I also spoke with Dave Cochrane last summer. In fact, I was poking a bit of fun at him because he’s a huge fan of corn skiing and I knew it had dumped all spring in the Columbia Mountains leaving little time for the sunshine to form the velvety springtime corn snow.
I asked, “Dave, did you miss corn skiing last year?”
His reply: “Nope. The spring powder skiing has been so good the last few years that I haven’t really missed corn skiing at all. In the spring it’s just kept dumping and we’ve been skiing powder right up to the end of the season.”
So much for making a ski guide miss corn snow.
The big question is: what does all this mean for this year?
Dave concluded his letter to the CMH Heli-Skiing office in Banff: “So,,,,it’s only the third week in October and anything can happen but it is looking very promising so far.”
My read? It dumped four feet in the Bugs and Dave wants to go skiing.
The effect his report has on me? It dumped four feet in the Bugs and now I want to go skiing too.
Looking at the photos I can’t help but see the snow being whirled into the sky from the rotor wash, the rippled ridges of deep powder already taking on the seductive lines of winter drifts. I can’t help but daydream of the feel of snowflakes on my face, the giddy roller coaster-feel of arcing through bottomless powder, and the winter vistas changing with every breath.
Dave, do us all a favor and stop sending in these brutal reports - it isn’t ski season yet!
Or is it?
Mars boasts the solar system’s biggest mountain, Olympus Mons, a 90,000 foot behemoth that’s three times as tall as Mt. Everest and so wide that from the view on top its base would extend beyond the horizon; and now, with the Curiosity rover grabbing headlines almost weekly, Mars is capturing our fascination perhaps more than any time since the controversial radio hoax that broadcast H.G. Wells’ War of the Worlds in 1938.
Then, just last week, NASA discovered snowfall on Mars! Scientists with the Jet Propulsion Laboratory in Pasadena, California, using data from NASA’s Mars Reconnaissance Orbiter, have discovered evidence of snow falling on the Red Planet’s south pole during the Martian winter. Their discovery will appear in an article in the Journal of Geophysical Research.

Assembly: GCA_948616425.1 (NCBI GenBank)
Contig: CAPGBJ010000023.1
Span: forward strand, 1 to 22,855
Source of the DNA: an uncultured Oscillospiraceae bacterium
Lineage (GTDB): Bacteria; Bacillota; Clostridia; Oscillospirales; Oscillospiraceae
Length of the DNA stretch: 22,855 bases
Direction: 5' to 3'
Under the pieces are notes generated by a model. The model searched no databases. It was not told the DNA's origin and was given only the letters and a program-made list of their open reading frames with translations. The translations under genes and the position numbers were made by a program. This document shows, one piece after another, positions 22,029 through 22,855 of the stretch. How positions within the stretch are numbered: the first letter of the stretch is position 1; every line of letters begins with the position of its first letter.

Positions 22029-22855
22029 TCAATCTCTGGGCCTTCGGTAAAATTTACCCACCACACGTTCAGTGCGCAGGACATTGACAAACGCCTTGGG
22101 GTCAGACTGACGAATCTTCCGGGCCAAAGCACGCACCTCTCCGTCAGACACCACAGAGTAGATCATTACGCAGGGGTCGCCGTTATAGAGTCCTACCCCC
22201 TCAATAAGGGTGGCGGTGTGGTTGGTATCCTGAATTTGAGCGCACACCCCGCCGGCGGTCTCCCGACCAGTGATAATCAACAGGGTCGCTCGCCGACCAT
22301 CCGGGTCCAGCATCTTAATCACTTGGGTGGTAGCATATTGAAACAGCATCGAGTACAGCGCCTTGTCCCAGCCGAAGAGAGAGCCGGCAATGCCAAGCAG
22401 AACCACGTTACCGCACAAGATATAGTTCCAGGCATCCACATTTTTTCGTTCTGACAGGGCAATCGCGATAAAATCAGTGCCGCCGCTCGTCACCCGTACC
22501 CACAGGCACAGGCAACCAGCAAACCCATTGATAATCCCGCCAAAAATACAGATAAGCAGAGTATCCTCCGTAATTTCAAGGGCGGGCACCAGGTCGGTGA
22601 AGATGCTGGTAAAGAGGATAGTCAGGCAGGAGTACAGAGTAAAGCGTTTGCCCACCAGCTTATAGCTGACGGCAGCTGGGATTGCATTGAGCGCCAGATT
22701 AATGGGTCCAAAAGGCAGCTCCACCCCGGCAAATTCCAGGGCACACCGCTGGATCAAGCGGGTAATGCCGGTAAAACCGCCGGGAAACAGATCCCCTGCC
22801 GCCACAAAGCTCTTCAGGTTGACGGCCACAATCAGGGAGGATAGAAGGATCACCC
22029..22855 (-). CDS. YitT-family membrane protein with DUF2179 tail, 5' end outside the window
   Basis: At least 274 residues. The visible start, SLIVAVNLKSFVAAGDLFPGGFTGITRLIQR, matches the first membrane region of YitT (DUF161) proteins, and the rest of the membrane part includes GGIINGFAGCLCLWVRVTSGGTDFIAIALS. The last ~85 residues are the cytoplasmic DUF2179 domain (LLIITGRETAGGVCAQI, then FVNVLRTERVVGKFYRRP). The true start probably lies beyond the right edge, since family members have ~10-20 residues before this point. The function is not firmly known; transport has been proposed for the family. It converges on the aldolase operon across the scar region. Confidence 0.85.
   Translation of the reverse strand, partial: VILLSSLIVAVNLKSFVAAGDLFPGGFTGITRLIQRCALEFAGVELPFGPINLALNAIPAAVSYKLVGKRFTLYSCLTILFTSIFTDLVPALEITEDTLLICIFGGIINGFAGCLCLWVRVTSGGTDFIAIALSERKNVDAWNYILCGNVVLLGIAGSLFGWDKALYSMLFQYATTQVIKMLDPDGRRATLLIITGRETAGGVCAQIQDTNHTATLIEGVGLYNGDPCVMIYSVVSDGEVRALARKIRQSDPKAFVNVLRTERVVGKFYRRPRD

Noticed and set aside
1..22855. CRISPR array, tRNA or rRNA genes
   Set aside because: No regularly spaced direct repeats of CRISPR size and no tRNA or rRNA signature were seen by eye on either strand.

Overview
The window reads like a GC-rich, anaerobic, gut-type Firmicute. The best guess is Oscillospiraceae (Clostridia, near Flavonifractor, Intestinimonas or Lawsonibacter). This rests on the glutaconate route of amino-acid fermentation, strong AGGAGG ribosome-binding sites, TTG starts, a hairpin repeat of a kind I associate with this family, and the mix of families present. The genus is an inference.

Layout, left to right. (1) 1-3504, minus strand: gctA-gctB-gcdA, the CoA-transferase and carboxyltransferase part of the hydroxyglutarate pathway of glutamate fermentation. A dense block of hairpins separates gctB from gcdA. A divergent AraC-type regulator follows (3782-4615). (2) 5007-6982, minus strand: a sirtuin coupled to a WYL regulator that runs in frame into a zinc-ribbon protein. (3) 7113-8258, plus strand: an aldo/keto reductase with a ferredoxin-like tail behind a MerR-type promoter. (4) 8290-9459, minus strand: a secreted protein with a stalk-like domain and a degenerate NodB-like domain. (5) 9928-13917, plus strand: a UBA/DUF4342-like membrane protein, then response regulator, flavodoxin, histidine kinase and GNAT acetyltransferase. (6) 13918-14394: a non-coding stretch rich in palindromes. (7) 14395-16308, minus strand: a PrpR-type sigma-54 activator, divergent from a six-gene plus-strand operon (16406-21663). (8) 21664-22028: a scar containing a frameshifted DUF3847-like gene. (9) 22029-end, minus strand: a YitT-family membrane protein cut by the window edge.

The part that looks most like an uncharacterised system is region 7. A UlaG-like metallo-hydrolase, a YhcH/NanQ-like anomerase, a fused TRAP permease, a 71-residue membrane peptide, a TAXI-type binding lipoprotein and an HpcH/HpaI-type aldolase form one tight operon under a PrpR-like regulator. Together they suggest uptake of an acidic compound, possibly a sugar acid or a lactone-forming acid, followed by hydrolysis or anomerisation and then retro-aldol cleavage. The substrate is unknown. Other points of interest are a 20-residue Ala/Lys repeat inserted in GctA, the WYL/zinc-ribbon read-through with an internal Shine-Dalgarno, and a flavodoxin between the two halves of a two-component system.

This is the first example of snowfall anywhere in our solar system besides Earth, but before you call CMH Heli-Skiing to see if we’ll be opening our next Heli-Skiing Lodge on Mars and going big off of reduced-gravity kickers and pillow drops, there’s a catch:
The snowfall on Mars is carbon dioxide snow, or precipitated “dry ice” as frozen carbon dioxide is better known. Carbon dioxide freezes at about -125C (-193F) so even Arc’teryx’s most futuristic technology wouldn’t protect a Martian powder skier.
According to the JPL press release the report's lead author, Paul Hayne, said, "These are the first definitive detections of carbon-dioxide snow clouds. We firmly establish the clouds are composed of carbon dioxide, flakes of Martian air, and they are thick enough to result in snowfall accumulation at the surface."
The data for the recent discovery was supplied by the Mars Climate Sounder, a device on the Mars Reconnaissance Orbiter that measures changes in atmospheric temperature and composition using a wide range of channels across the electromagnetic spectrum to map the planet's atmosphere.
In 2008, the Phoenix Lander observed water-ice snow on Northern Mars, and the presence of carbon dioxide ice caps on the planet has been known for much longer. The latest Mars mission, Curiosity, has captured the imagination of both adults and children, with the very naming of the mission coming from a competition held among school children from K-12.
Clara Ma, a 6th grader from Kansas, won the competition with her essay, Curiosity: